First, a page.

While proofreading is always a necessary step of the writing process, for some students it might require more attention. These warning signs should alert you to the need for extra time for proofreading and editing:
If you use a Word Processor with a spell check or grammar check function, you can get a general overview regarding the amount of spelling and grammatical errors your work is likely to contain. While these programmes should never be relied on for accurate proofreading, they can offer a general gauge of the quality of your writing.
If tutors have previously commented on your writing style this is a key indication that you need to carefully check over future assignments. Their comments may be found in the assignment cover sheet, or on the pages of the work itself – be sure to check both carefully and make a note of their suggestions for future reference.
One of the best ways to know if your work needs editing is to ask someone else to read it out loud to you. If the punctuation is correct they will be able to read it clearly without hesitations or confusing, run-on sentences. If they struggle in this sense then you need to review your work carefully for correct punctuation and grammar.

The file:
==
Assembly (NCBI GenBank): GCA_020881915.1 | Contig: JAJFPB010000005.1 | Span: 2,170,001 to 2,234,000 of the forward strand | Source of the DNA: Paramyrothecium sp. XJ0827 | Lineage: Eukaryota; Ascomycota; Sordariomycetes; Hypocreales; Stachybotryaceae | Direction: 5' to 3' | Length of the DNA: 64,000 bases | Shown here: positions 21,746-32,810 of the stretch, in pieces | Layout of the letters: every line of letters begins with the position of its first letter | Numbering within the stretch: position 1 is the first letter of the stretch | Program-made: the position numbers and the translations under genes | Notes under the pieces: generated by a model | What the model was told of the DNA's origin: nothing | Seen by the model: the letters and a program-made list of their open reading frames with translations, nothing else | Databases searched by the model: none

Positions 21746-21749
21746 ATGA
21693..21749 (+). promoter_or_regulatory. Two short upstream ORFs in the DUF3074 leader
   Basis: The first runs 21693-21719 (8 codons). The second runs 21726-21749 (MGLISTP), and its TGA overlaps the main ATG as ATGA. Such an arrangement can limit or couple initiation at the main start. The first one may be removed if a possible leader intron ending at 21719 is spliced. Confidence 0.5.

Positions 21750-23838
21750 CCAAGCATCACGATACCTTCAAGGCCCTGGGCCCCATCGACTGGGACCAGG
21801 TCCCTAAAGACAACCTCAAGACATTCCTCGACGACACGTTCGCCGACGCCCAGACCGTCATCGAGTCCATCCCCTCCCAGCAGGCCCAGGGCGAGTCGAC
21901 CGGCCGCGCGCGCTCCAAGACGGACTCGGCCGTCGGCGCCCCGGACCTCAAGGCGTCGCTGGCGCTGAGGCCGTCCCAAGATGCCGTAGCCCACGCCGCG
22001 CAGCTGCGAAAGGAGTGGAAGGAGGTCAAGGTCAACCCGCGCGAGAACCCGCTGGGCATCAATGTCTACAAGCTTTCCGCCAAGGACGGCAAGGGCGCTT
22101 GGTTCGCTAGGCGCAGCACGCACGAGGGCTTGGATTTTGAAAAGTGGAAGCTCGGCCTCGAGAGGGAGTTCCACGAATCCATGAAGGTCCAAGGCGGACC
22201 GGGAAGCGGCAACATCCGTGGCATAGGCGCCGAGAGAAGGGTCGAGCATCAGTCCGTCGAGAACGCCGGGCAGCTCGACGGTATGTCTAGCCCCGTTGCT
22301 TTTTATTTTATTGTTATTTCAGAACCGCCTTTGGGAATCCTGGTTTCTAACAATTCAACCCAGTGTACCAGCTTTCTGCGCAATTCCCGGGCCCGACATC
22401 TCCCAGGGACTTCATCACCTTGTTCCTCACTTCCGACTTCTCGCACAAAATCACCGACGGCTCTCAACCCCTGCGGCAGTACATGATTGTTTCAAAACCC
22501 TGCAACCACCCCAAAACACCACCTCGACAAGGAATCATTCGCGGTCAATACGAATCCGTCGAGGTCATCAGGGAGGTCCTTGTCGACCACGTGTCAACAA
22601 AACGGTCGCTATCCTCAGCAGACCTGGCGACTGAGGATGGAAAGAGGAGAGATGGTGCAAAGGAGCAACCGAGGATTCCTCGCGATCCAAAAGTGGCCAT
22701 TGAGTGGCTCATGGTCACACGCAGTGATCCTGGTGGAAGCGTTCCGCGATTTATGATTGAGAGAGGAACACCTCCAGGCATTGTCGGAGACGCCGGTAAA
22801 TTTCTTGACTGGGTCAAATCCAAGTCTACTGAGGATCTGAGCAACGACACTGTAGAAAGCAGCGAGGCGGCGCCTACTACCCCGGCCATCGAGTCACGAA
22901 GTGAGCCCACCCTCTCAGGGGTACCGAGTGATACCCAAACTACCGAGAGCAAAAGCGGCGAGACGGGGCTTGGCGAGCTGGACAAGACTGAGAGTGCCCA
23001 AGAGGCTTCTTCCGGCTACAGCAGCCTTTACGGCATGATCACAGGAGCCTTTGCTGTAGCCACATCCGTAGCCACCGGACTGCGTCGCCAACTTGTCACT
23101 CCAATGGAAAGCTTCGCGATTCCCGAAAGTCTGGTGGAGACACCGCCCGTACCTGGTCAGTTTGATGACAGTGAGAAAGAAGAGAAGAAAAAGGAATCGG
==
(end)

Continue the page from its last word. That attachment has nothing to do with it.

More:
Print out a copy. Many people find it easier to proofread their work if they read it from a printed copy rather than on screen.
Read each word separately. Try to read each word separately to check for any spelling mistakes. Pay careful attention to short words such as ‘a’ and ‘the’ and be sure you haven’t inadvertently written them twice.
Read it out loud. If you can’t get someone else to read your work out loud, you can do this yourself. Try to listen to yourself as you read, or better yet record yourself.
Read sections out of order. If you proofread parts of the work out of order it can help you to overcome your familiarity with it, which can otherwise prevent you from spotting errors.
Proofread separately for separate issues. Instead of trying to watch for every kind of error at once, it can help if you proofread multiple times, looking for specific issues each time.
Check for clarity and structure. Each sentence should contain one distinct idea, and each paragraph should make one general point.
Don’t forget the bibliography! Correctly formatted citations and references are essential.
If you are confused, seek help. Don’t be afraid to ask for advice if you are unsure about correct writing conventions. Most universities offer student support services that provide advice of this nature for students. Alternatively use professional editing and proofreading service.
Greetham, B. (2013) How to write better essays. Basingstoke: Palgrave Macmillan.
Northedge, A. (2005) The good study guide. [S.l.]: Open University Press.